City prepares to defend taxable value after Meijer files appeal with state

SWARTZ CREEK — City officials are gearing up for another tax battle, this time with retail giant Meijer.

The retailer has filed an appeal with the Michigan Tax Tribunal, asking to have the taxable value – about 50 percent of true cash value – of their property in Swartz Creek lowered to $2,884,935, down from $4,258,627.

City manager Adam Zettel called the appeal “frustrating and damaging.”

“If they get this, we would have been better off if they’d never built here,” Zettel said.

The store sits on a 58-acre site that includes a gas station, a land lease to Biggby Coffee, and about 150,000 square feet of retail space with internal tenants, plus outdoor sales.

Meijer supports benevolent programs such as the Swartz Creek Community Food Basket and Shop With A Hero, but it also requires considerable community services such as police and fire protection, not to mention the strain on the roads, city officials said.

“We respond to their theft claims,” Zettel said. “We added a lane to Morrish Road. There is trash and there are car fires. We want them to pay taxes sufficient to cover their expenses and that reflects their investment. They give with one hand and take with the other. Meijer costs us money to be here if their valuation is granted.”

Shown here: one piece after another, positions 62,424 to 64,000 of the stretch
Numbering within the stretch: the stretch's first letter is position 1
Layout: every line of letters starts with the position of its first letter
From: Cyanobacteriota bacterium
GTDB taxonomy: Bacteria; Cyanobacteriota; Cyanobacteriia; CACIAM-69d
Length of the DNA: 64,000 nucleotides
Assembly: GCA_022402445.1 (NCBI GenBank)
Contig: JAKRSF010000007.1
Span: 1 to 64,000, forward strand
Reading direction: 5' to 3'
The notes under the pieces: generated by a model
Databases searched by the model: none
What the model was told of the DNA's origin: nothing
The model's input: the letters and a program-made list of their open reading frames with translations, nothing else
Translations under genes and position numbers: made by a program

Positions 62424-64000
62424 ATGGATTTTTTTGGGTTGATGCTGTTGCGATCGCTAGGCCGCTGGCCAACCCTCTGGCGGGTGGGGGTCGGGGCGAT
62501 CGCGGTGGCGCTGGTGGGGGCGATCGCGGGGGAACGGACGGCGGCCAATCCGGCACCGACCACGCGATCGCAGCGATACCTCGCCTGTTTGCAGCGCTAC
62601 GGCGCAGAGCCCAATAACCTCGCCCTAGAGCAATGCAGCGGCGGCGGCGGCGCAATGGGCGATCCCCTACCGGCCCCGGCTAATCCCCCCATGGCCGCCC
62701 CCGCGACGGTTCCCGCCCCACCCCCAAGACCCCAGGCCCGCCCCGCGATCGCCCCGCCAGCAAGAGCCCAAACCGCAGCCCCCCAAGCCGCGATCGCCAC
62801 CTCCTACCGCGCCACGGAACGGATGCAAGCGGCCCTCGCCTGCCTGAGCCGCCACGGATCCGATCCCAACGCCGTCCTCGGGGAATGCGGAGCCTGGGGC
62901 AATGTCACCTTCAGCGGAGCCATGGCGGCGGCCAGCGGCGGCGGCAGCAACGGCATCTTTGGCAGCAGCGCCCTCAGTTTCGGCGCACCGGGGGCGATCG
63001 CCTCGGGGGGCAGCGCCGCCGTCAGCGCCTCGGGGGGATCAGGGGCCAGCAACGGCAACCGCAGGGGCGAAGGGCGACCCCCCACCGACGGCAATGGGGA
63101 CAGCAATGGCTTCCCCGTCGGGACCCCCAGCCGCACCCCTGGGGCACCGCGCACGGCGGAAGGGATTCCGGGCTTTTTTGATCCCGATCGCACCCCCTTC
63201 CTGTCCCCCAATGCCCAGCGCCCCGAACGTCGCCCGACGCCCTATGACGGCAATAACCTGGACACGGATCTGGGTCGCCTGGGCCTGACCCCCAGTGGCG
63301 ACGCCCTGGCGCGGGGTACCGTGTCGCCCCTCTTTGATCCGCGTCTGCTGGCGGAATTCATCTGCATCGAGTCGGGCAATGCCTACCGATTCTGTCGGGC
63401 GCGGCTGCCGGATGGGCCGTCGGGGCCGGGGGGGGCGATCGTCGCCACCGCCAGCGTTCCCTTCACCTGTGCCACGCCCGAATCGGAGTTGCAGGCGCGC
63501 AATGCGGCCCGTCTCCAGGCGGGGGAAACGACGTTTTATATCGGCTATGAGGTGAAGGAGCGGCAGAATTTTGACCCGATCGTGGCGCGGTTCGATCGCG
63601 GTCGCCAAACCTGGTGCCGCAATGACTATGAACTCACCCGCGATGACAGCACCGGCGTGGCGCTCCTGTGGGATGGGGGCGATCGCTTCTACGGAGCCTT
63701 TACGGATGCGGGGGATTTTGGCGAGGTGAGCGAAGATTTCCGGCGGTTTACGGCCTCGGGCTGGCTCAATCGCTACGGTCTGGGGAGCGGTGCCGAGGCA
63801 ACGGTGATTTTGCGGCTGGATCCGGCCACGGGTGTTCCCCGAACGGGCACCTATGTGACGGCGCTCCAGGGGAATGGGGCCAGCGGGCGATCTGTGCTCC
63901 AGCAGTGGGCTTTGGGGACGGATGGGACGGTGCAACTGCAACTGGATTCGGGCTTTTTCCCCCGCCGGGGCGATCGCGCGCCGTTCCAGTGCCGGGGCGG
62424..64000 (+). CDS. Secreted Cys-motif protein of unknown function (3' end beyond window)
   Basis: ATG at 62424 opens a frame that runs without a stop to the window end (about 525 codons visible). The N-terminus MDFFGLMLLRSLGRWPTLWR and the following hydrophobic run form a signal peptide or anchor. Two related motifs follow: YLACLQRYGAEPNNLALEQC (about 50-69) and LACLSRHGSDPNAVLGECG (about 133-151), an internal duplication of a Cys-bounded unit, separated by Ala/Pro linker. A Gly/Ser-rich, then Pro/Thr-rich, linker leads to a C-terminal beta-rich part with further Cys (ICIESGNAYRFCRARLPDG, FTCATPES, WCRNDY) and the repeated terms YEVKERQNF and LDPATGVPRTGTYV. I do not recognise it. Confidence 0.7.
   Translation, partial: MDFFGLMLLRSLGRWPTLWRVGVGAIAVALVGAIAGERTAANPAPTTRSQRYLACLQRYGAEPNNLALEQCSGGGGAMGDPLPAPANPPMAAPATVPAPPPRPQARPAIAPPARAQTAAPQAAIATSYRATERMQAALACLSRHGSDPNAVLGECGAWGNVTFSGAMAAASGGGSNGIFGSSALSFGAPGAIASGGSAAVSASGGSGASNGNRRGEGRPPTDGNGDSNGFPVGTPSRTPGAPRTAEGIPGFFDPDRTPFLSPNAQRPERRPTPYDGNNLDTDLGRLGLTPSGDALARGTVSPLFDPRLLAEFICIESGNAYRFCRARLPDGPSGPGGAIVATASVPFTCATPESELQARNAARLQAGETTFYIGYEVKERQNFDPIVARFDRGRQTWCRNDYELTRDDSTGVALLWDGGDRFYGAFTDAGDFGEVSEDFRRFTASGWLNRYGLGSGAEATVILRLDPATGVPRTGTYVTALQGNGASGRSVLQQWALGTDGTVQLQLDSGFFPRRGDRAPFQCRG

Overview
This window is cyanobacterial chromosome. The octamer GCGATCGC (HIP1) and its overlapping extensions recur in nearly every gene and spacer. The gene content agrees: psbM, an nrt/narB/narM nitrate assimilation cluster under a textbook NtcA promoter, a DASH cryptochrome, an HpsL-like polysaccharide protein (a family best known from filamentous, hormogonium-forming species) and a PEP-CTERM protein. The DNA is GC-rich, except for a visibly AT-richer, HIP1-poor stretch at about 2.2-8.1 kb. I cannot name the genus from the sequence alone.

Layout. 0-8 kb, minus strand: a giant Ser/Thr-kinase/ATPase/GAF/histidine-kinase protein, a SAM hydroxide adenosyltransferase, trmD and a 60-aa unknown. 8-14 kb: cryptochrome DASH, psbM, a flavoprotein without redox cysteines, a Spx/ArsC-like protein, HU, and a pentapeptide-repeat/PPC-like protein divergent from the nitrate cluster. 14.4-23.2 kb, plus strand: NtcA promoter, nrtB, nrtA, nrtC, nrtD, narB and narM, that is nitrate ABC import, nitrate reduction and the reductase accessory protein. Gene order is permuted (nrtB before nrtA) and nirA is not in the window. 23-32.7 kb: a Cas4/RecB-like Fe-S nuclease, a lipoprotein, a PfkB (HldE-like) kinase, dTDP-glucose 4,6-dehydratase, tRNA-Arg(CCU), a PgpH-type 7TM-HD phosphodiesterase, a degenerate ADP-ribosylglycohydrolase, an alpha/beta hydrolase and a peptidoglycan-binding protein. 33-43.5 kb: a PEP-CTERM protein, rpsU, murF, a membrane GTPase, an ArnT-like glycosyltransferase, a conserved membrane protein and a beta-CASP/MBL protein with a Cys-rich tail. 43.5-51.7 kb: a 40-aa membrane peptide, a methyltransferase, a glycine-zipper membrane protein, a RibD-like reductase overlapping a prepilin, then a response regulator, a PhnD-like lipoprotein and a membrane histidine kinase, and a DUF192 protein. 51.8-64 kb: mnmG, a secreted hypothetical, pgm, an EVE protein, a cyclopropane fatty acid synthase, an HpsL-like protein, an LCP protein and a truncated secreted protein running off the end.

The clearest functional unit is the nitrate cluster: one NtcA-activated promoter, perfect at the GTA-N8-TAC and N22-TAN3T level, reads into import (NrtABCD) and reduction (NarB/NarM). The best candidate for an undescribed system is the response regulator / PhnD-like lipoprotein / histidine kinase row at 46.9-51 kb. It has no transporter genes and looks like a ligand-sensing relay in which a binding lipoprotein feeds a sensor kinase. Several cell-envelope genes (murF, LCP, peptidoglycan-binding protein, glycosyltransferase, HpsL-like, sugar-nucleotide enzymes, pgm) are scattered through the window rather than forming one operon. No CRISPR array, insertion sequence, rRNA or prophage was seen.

Mayor David Krueger proposed working with other neighboring communities, such as Davison Township, to fight the appeals.

“We need to ask, if it’s only worth $4 million, please explain the business strategy for spending $30 million to build it,” Krueger said.

He added that the city also has the right to eminent domain, and if the property is determined to be worth $4 million, the city could seize it for that amount and rent the space to Meijer or some other retailer.

The appeal has city officials rethinking their approach to welcoming big box retailers and other large investors to the community. The city would be better off with more housing developments, which demand fewer city services and pay more taxes, Zettel said.

“I will continue to work with Meijer,” he said. “But if we have to be aggressive in our defense, I think we should pursue those routes.”